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Warner lights into Northam on continued failures at VEC

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(© Alexander Borisenko – stock.adobe.com)

Gov. Ralph Northam has been great at press conferences on COVID. One thing he still hasn’t gotten down: getting the Virginia Employment Commission in any kind of working order.

This week, Sen. Mark Warner, a former governor, called Northam out on the continued failures at VEC.

“I am writing this letter today to urge you to use every lever at your disposal to speed up the process by which unemployment insurance claimants can receive their benefits. As of this writing, President Biden has signed the American Rescue Plan into law,” Sen. Warner wrote in a letter to Northam dated Thursday.

“The new law extends the Pandemic Emergency Unemployment Compensation (PEUC) program for the long-term unemployed, the Pandemic Unemployment Assistance (PUA) program for self-employed and gig workers, and the newly created Mixed Earner Unemployment Compensation (MEUC) benefit that I championed for workers with mixed sources of income.”

The American Rescue Plan provides billions in federal relief for Virginians who are out of work through no fault of their own by extending the historic unemployment insurance reforms established in the CARES Act through Sept. 6, 2021.

The bill extended the Pandemic Unemployment Assistance program for the self-employed, gig workers, freelancers and others in non-traditional employment; the $300 in weekly federal enhancement to state benefits; and the additional weeks of federal unemployment insurance for workers who exhaust their regular state benefits.

“It is my understanding that, following earlier passage of congressional legislation to extend these programs in December, constituents in Virginia faced many delays and communication problems with the Virginia Employment Commission,” Warner noted in his letter. “With the knowledge that these benefit systems were originally set to expire on December 26th, I worked with a bipartisan and bicameral group of lawmakers in the U.S. Congress to pass a relief package shortly before Christmas because it was understood that loss of benefits at this time of the year would be particularly cruel.

“Now, several months later, I hope you can agree that for constituents still experiencing delays the lack of pandemic unemployment insurance is unconscionable.”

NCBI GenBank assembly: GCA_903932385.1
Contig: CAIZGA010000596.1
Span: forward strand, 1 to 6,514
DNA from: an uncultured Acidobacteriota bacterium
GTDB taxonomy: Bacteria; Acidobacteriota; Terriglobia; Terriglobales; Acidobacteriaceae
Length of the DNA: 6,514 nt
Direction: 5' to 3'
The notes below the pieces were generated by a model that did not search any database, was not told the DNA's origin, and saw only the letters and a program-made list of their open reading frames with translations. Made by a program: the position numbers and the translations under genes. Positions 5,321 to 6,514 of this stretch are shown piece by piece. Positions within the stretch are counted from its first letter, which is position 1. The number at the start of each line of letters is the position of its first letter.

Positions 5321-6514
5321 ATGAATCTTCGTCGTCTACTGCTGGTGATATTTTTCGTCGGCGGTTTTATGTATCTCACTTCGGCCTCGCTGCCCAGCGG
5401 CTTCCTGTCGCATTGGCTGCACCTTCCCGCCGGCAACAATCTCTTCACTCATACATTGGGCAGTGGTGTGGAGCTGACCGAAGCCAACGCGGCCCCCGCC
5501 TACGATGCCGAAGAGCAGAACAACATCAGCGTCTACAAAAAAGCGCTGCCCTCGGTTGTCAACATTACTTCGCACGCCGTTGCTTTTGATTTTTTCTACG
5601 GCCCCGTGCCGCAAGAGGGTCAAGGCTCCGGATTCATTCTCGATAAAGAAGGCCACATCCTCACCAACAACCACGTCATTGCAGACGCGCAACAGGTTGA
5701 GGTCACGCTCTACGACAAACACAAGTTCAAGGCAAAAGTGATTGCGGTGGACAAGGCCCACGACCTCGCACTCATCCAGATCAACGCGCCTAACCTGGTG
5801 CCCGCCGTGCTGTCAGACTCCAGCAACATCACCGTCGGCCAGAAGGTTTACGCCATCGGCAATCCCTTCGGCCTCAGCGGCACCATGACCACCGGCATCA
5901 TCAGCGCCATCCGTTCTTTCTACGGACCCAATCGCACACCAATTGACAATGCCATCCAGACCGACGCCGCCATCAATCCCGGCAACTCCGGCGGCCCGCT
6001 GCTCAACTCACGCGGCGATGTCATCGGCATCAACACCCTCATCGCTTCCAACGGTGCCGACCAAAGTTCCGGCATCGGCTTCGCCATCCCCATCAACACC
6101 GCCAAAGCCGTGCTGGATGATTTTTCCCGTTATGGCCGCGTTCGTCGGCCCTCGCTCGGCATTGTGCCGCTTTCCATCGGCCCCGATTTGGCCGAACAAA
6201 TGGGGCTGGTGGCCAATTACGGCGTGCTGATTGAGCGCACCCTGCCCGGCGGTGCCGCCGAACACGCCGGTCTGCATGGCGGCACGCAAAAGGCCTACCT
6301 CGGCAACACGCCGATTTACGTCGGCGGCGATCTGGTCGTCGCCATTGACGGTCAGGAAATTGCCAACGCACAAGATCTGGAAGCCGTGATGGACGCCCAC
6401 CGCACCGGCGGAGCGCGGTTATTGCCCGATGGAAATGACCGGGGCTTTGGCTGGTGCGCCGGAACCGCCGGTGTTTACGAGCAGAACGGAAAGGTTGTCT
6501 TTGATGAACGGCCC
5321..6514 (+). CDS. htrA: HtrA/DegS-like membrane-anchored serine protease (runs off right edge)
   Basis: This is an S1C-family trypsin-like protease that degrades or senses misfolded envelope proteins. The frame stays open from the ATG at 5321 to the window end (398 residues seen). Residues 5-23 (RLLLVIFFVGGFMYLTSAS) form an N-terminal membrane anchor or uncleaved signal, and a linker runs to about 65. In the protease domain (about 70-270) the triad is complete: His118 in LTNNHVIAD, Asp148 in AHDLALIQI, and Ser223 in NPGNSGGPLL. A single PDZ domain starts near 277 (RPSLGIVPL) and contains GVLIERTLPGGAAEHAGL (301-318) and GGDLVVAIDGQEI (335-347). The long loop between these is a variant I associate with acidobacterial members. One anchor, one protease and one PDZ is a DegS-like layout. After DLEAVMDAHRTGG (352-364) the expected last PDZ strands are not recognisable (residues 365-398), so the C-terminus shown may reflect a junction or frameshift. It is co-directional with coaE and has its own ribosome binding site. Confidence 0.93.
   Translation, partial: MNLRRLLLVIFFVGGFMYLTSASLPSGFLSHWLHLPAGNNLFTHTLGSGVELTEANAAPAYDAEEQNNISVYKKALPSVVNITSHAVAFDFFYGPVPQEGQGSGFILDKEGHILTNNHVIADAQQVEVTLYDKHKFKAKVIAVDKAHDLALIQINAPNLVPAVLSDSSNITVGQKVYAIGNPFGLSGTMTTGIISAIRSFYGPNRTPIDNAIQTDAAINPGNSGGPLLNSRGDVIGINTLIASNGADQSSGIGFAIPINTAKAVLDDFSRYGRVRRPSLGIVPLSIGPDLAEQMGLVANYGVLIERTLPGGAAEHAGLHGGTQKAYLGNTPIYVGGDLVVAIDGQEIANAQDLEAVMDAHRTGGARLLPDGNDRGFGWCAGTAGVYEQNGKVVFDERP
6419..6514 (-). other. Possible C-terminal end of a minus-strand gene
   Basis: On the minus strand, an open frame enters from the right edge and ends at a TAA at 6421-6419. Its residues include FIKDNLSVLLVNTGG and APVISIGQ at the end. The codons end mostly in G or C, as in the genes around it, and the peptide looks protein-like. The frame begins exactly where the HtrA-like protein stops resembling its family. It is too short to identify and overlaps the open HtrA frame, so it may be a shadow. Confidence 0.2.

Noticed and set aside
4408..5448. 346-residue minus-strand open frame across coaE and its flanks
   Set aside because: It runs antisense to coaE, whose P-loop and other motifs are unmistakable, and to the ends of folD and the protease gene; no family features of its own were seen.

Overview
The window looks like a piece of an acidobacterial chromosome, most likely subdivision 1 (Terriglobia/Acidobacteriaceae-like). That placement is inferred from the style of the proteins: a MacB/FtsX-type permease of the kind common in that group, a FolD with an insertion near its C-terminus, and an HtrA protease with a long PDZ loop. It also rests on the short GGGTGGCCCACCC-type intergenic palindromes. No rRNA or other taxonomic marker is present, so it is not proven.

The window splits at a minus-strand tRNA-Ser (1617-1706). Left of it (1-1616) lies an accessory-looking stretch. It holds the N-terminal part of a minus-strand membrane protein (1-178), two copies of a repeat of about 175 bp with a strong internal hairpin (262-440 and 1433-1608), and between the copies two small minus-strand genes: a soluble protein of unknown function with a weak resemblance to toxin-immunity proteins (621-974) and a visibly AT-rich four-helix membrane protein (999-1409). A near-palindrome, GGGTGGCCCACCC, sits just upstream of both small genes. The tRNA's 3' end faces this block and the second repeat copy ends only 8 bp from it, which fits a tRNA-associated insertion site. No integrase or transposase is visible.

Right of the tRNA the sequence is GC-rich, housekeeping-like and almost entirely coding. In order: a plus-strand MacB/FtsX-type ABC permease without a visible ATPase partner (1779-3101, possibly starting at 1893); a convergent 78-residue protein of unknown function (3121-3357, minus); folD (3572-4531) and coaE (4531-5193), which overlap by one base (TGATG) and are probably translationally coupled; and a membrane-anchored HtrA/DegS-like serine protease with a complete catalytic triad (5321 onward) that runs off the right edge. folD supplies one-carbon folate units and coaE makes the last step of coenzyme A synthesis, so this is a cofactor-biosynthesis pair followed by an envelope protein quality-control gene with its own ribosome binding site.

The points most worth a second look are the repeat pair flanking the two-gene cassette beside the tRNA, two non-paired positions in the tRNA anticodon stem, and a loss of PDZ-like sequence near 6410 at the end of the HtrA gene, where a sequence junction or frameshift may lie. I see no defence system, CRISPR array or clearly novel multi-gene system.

Unconscionable.

Enough with the mugging for the cameras.

In his letter to Northam, Warner referenced three items he would like the VEC to report back on:

  • What changes are being administered to ensure seamless disbursement of current PEUC/PUA funds and a seamless transition into this new PEUC/PUA extension into September 6th?
  • What are the current plans to improve the communications between VEC and Virginians?
  • What are the current plans to improve communications between VEC and employers to quickly determine worker eligibility for UI benefits and approve claims?

Warner also urged the VEC to implement six key solutions to address communication issues and provide clarity for Virginians seeking benefits by:

 

  • Providing detailed status updates on CARES Act related unemployment insurance benefits via virginia.govand getgov2go.com and through press releases.
  • Establishing a more robust phone system and customer service protocol.
  • Providing updates across all VEC websites as well as getgov2go.com.
  • If individuals must file a new claim, allowing the new claimant to use the previous PIN in order to prevent a further lag in weekly benefits due to postal service delays.
  • Working with the Virginia Commission on Unemployment Compensation to collaborate on ways that the Virginia General Assembly can improve benefits delivery to constituents.
  • Partnering with a nonprofit, non-partisan entity such as the U.S. Digital Response (USDR) or 18F, an office within the U.S. General Services Administration’s Technology Transformation Services (TTS), to address practical, low-cost ways to modernize technology and streamline the payment process.

“I recognize that some of the issues experienced at the state level have been a direct result of the burden inherited from a patchwork unemployment insurance system that has not been updated since its inception,” Warner wrote. “For that reason, I recently co-sponsored the Unemployment Insurance Technology Modernization Act to make sure that the U.S. Department of Labor has the resources to develop a robust technology system that states can opt into using. This new system would address many of the issues that have caused delays for claimants and I will continue to work to pass this bill into law.

“In the meantime, I plan to also ask the DOL to more proactively communicate with state agencies, consider issuing guidance on automatic renewal of claims, evaluate the funding formula to make sure it does not disadvantage large diverse states like the Commonwealth, and address fraud issues that have led to complications in implementation.”

Story by Chris Graham


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